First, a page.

Buying a Car from Hertz Rent2Buy: Pros & Cons

A few months back the wife and I bought our first new-to-us car in over 4 years. While we searched Craigslist, CarMax, and numerous new and used car dealerships, we ended up deciding to go through the Hertz Rent2Buy program.

Hertz Rent2Buy header

While we were a little nervous about buying a rental car, the overall experience was excellent and it ended up saving us a few thousand dollars!

How the Hertz Rent2Buy Process Works

  1. Visit their website (Hertz Rent2Buy), select the area of the country you’re looking to buy, and browse the different makes/models you’re looking for.
  2. After finding a car that works for you, select a pick-up time from the list of pre-selected options.
  3. Within 24 hours of your selected time, you will get an email informing you where to pick up the car and confirming that your car will be available at the time you selected.
  4. Go pick up your car. When you go to pick up the car, you will have a document stating that it’s for the Hertz Rent2Buy program (as it’s different than just their normal rental program), they’ll ask for your driver’s license, and a credit card. Within 10-15 minutes you will be driving away in your rental. Yes, you get to inspect it thoroughly before you actually drive away.
  5. If within the 3-day rental period (which I’ll discuss momentarily) you decide that you’re ready to buy the car, you simply log in to the Hertz Rent2Buy website and click the “Purchase Car” button. Within a few hours you’ll receive an email and call informing you of the next steps.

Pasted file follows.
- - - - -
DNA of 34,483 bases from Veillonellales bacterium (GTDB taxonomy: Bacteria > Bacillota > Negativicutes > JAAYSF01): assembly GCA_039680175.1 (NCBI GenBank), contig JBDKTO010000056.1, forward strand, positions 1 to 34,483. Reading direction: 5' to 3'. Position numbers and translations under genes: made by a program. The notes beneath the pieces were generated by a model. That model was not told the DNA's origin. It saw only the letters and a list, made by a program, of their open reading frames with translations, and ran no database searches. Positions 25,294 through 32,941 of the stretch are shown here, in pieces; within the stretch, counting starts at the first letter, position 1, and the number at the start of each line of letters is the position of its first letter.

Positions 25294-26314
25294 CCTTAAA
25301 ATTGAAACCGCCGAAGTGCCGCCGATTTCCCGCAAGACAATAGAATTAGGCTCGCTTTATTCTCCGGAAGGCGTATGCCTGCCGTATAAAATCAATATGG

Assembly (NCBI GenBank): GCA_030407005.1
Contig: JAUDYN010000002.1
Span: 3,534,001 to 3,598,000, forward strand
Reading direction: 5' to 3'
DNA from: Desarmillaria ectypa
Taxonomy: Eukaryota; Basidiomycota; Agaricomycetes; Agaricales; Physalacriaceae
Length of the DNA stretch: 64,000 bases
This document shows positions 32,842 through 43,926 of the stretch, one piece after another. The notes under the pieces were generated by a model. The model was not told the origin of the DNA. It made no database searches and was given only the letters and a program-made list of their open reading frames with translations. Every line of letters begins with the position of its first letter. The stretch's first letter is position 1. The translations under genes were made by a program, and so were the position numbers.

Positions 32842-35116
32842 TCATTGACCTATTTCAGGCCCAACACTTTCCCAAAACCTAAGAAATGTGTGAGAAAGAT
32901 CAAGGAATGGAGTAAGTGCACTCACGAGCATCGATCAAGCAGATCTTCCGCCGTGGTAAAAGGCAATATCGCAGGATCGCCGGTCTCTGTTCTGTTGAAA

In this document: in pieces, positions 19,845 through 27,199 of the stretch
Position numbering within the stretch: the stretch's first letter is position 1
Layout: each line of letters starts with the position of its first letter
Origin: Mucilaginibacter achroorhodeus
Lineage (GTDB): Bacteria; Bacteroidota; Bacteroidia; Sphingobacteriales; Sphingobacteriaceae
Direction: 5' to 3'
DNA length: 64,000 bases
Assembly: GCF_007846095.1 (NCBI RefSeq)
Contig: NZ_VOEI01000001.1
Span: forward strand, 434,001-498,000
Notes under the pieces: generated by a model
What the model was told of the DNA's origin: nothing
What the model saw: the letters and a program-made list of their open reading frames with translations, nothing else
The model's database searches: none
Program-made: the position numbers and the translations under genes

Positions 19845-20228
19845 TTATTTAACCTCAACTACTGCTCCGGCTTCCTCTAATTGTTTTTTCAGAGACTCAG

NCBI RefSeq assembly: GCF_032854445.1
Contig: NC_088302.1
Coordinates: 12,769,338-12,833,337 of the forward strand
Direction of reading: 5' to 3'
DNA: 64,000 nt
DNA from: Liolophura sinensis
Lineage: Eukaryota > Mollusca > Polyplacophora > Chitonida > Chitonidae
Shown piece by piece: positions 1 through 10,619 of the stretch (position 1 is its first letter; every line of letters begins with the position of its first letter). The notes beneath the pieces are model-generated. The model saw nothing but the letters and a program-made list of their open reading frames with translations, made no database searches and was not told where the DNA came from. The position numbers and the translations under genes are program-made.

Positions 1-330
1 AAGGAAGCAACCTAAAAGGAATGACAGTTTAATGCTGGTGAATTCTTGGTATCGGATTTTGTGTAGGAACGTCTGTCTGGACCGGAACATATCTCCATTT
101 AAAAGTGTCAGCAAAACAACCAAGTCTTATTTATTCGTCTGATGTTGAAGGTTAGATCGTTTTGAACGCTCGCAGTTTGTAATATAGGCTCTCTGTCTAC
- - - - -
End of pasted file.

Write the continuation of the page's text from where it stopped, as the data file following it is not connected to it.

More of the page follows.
• If you decide the car wasn’t all that you thought it was, then you can return it within the 3-day period and pay the rental charges.
  6. After buying the car, you’ll receive a call (or email) from a Hertz Rent2Buy associate detailing what will come next. This included some general information along with the acknowledgement that they’d overnight a package with all of the necessary paperwork.
  7. Complete all of the paperwork within 48 hours and return the forms to Hertz. All of the documents were well marked with sticky notes pointing to exactly what and where you need to sign. They also included a FedEx envelope to cover the cost of the return shipment.

Pros of Hertz Rent2Buy

1. Huge Selection

I was impressed with their selection at the time when we were buying a car, but to make sure this “pro” still applied I just jumped on their site and I was able to pull up over 250 current sedans they have available to sell within my area.